A Narrative of the Expedition to Dongola and Sennaar: Under the Command of His Excellence Ismael Pasha, Undertaken by Order of His Highness Mehemmed Ali Pasha, Viceroy of Egypt

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John Murray, 1822 - Dongola (Anglo-Egyptian Sudan). - 232 pages
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Page 3 - The town resolved to establish four schools, three on the east, and one on the west side of the river.
Page 192 - Adit," or Nile of Bruce, enters the Bahar el Abiud nearly at right angles, but such is the mass of the latter river, that the Nile cannot mingle its waters with those of the Bahar el Abiud for many miles below their junction. The waters of the Adit are almost black during the. season of its augmentation; those of the...
Page 147 - ... about two hundred yards across the point, and drinking of the Nile, the water of which appeared to me hard and tasteless in comparison. ' Nothing of the kind could be easier than to ascend the Bahar el Abiud from the place where we are. A canja, well manned and armed, and accompanied by another boat containing provisions for four or six months, and both furnished with grapnells to enable them at night to anchor in the river, might, in my opinion, ascend and return securely: as the tribes on its...
Page 143 - ... above Halfaia, the latter of which showed no signs of rising till nearly a month afterwards. As we are now upon new and interesting ground we shall give our readers all that Mr. English says of the Bahr el Abiad. . •, ' The Nile is not half as broad as the Bahar el Abiud, which is, from bank to bank, one mile higher than where the Nile joins it, about a mile and a quarter in breadth. It comes, as far as we can see it, from the west-south-west. The Nile of Bruce must, therefore, after the expedition...
Page 118 - ... the stream, by which it is regularly overflowed at the season of the inundation, and rendered very fruitful. The country contains abundance of salt, which the natives find in the hilly ground along the borders of the desert. It is * Narrative of Expedition, p. 112. We are told by Mr. English, that the ordinary price of a virgin wife in Berber is a horse, which Ihe bridegroom is obliged to present to the father of the girl he demands in marriage.
Page 118 - I rememher asking a young peasant of whom I bought provision one day, why he did not marry ? He pointed to a colt in the yard, and told me that when the colt hecame big enough, be should take a Wife."— Narrative, p.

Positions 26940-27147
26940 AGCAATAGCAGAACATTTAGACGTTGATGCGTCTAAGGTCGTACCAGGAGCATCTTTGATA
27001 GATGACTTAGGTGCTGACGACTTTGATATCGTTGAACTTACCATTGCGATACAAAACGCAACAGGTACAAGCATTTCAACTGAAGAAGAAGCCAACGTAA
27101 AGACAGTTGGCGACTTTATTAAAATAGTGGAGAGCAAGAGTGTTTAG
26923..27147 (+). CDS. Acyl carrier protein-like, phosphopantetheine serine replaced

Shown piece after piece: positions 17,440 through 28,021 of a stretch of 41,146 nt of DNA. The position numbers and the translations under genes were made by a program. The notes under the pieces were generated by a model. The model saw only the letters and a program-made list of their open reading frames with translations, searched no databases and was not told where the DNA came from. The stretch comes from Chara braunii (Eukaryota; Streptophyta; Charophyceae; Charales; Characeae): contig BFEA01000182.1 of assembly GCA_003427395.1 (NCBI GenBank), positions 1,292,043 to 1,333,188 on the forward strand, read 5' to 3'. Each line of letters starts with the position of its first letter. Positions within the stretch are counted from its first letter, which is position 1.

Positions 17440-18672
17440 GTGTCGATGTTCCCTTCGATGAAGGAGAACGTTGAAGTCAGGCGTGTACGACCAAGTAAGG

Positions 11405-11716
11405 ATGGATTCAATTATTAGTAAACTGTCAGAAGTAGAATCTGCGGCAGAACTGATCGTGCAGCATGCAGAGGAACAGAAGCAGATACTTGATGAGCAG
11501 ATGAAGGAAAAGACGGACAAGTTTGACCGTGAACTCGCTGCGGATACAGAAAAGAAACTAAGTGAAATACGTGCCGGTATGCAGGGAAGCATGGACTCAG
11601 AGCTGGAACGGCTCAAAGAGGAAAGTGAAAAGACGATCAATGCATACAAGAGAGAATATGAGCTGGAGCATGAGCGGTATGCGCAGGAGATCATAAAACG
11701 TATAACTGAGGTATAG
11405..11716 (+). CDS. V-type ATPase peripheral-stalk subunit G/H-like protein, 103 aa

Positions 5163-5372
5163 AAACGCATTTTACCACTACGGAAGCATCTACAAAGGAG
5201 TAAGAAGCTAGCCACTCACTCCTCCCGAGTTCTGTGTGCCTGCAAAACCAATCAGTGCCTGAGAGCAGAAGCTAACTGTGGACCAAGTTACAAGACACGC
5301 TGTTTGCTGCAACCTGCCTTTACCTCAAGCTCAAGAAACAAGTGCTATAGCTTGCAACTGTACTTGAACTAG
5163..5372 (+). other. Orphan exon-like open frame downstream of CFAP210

Page 84 - otherwise I should not dare to look upon you. The pasha has treated me as his child, has clothed me as you see, and desires that you would leave war to make peace with him.
Page 155 - ... something resembling a crown, made of the same materials, upon his head. The other was the same young man who had come a few days past to the Pasha. He was dressed today in silks like the other, except that his head was bare of ornament. They were accompanied by a fine lad about sixteen, who was, it is said, the son of the predecessor of the present Sultan. All three were mounted on tall and beautiful horses, and accompanied by about two hundred soldiers...
Page 193 - Shendy the river is straightened, and traverses a deep and gloomy defile fonmed by high rocky hills, between which the Nile 'runs dark, deep, and rapidly for about twelve or fifteen miles. On emerging from this defile the river again spreads itself majestically and flows between immense plains of herbage bounded only by the horizon. About thirty miles above Nousreddin, the head village of Berber, we passed the mouth of the Bahr el Issuood (the Tacazze) on tbe eastern shore; it is the last river that...
Page 82 - ... hearsay what took place at the great battle in the vicinity which decided the fate of the Shageias and the Mamelukes, and opened a free passage to the gates of Sennaar. The fine cavalry of these people, it appears, fought desperately ; and the peasants, whom they had assembled by force or persuasion, with no other arms than lances and shields, threw themselves upon the cannon and were blown to pieces.

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